28 Following

Bibliophilic Monologues

Lola and the Boy Next Door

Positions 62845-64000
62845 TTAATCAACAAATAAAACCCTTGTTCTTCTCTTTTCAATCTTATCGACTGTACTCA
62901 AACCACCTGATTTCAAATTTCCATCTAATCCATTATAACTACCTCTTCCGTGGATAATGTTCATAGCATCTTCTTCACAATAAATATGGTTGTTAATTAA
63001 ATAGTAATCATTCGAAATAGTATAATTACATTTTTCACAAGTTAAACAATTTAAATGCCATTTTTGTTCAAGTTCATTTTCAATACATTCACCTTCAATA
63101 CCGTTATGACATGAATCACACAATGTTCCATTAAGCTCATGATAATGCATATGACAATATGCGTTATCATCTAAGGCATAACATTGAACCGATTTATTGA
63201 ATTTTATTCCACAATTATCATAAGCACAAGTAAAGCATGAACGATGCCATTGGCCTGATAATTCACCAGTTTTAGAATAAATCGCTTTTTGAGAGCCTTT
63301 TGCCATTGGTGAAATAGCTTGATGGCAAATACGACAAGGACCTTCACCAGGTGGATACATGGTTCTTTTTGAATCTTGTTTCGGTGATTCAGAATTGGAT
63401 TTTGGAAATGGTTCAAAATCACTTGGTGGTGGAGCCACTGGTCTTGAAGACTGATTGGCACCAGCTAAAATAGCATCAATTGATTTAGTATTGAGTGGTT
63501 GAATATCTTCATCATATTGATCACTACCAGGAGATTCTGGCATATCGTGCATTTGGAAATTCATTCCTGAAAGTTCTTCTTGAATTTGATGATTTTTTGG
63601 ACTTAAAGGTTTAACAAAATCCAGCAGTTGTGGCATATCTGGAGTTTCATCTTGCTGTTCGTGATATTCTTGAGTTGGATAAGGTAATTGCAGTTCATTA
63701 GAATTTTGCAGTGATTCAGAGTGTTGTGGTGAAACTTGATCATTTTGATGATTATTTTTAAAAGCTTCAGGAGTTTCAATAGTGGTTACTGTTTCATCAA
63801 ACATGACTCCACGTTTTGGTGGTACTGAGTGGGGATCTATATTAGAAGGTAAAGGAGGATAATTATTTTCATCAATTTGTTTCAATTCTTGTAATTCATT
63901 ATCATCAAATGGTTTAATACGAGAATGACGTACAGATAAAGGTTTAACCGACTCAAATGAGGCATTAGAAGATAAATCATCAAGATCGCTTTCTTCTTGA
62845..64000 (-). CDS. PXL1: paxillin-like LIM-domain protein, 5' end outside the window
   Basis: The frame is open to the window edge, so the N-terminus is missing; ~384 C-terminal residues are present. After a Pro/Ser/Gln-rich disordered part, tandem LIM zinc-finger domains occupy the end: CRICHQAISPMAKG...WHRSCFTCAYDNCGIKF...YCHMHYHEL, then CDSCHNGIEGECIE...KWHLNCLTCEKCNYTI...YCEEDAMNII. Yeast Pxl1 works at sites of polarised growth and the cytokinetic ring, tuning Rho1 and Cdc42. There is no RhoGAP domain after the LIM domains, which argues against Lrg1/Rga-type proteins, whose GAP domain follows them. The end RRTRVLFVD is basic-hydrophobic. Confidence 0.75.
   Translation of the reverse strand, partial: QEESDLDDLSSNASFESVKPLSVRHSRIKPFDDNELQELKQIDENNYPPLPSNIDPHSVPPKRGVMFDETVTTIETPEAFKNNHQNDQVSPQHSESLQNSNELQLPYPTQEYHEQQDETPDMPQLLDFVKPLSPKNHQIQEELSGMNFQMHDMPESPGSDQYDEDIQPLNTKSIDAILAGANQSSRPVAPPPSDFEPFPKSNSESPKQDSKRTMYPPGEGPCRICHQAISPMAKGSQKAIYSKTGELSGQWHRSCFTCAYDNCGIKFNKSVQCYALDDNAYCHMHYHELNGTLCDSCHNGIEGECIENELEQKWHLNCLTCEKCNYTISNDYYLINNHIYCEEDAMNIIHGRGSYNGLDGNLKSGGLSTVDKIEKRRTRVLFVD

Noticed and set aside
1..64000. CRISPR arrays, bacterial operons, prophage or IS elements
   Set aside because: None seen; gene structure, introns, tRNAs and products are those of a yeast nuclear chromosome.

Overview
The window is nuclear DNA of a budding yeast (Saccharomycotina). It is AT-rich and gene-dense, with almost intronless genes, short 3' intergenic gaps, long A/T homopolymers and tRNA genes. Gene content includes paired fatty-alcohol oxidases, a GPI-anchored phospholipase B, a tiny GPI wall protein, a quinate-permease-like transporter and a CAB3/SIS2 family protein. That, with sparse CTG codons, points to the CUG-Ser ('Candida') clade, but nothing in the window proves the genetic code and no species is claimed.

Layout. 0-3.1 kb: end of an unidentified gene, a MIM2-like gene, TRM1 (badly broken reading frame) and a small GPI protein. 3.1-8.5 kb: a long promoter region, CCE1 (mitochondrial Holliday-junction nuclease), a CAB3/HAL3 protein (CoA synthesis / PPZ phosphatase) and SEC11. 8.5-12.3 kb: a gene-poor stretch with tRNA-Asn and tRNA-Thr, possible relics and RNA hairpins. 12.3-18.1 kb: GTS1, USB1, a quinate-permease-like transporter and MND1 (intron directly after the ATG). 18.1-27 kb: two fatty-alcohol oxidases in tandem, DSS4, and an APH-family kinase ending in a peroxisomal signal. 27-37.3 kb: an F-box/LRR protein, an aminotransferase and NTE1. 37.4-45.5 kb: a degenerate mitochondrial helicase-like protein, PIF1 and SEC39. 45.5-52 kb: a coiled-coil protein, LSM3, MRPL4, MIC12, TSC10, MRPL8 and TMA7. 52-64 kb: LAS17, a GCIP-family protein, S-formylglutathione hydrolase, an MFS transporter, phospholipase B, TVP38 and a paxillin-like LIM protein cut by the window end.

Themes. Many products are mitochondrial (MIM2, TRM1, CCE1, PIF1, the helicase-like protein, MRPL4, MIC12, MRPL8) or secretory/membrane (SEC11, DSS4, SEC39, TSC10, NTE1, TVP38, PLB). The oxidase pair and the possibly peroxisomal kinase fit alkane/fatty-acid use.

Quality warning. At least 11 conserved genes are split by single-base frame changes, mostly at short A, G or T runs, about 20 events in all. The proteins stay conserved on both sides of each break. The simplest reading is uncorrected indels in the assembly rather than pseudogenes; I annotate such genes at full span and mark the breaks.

Lola and the Boy Next Door - Stephanie Perkins Before you start reading this, let me just say that the following few paragraphs contain my opinion and you may not agree with them but I have a right to them. (The little girl in me wants to thumb my nose and go "so there" but the adult in me is trying to resist.)I loved Anna and the French Kiss. I really did. In fact, I still do. I have read it a couple of times and each time, I'm just amazed by how exactly it portrays love and all that gushy stuff. This should alert you to the fact that where Lola was concerned, my expectations were so high and so huge that NASA was considering orbiting a satellite around it. I'm just saying. Only, I didn't feel that Lola delivered. Oh, I liked it well enough. It was entertaining, it was amusing but it just did not have the same magic that characterized Anna. Obviously I'm aware that comparing the two is not exactly fair. However, the fact that Anna and Etienne are present as secondary characters in Lola makes it very difficult not to do so. In fact, when they are so present, I realize repeatedly that I'd much rather be reading about them than Lola. I liked Lola's parents. I liked how Perkins didn't make such a big deal out of her two dads. It was matter of fact. I also liked the whole discourse on whether identity is fluid and the person behind Lola, the chameleon. That was interesting and would (in an academic setting) make for amazing discussion. I liked how Lola finally came to some sort of peace with her biological mother. I thought that was well done. (So you see, I'm not lying. I did like the book.)What I didn't like is a bit more difficult to express but I shall try anyway. I didn't like Lola. I liked parts of her but in entirety? Nope. I didn't like who she was with Max, I didn't like how she kept Cricket dangling on a rope, and I really didn't like the way she treated her parents. I understand that she's a teenager and is portrayed as such. Does that make me excuse her actions? Not at all.To explain my problems with Cricket, I must talk about Etienne. The reason I loved Etienne was because he is a multifaceted character. He loves Anna but she doesn't define him. There is another story in him, there are several stories in him and while they all end with him and Anna, they also show him in many different shades. They make him three dimensional, into a real person who is defined by not just what and who he loves but what and who he is at the core of him. I didn't get that from Cricket. Oh I know that he has his own interests etc, his own problems but I just didn't think he was detailed in a way that made him the stuff of swoons. I liked him a lot. But...I don't think Perkins did Lola and Cricket any favours by having Anna and Etienne be the secondary characters. They are such vibrant personalities that Lola and Cricket suffer in comparison. I wish she had gone for some other new characters or given Lindsey more page time (the girl deserved it) or even had Calliope be more present. I also felt that some of the incidents in the book had a certain forced, contrived feel to them. For example when Andy tells the woman off for being rude. And also when Cricket does Lola's hair. Yeah, I don't think so. Believe me, people who compete at the level that Calliope does? Have their makeup and hair professionally done. And seriously, are we really expected to believe that the baby could kill a costume that effectively? And finally, the writing. As I told Cindy, phrases like "unguarded desire" make me wary. Especially when it appears in a YA novel. It's too reminiscent of Earls and bodices being ripped, hurhur.And there you have it. My review. I wouldn't use it to make up your mind about whether to read the book or not. Decide for yourself. You may love it. Me? I'm pinning my hopes on Isla.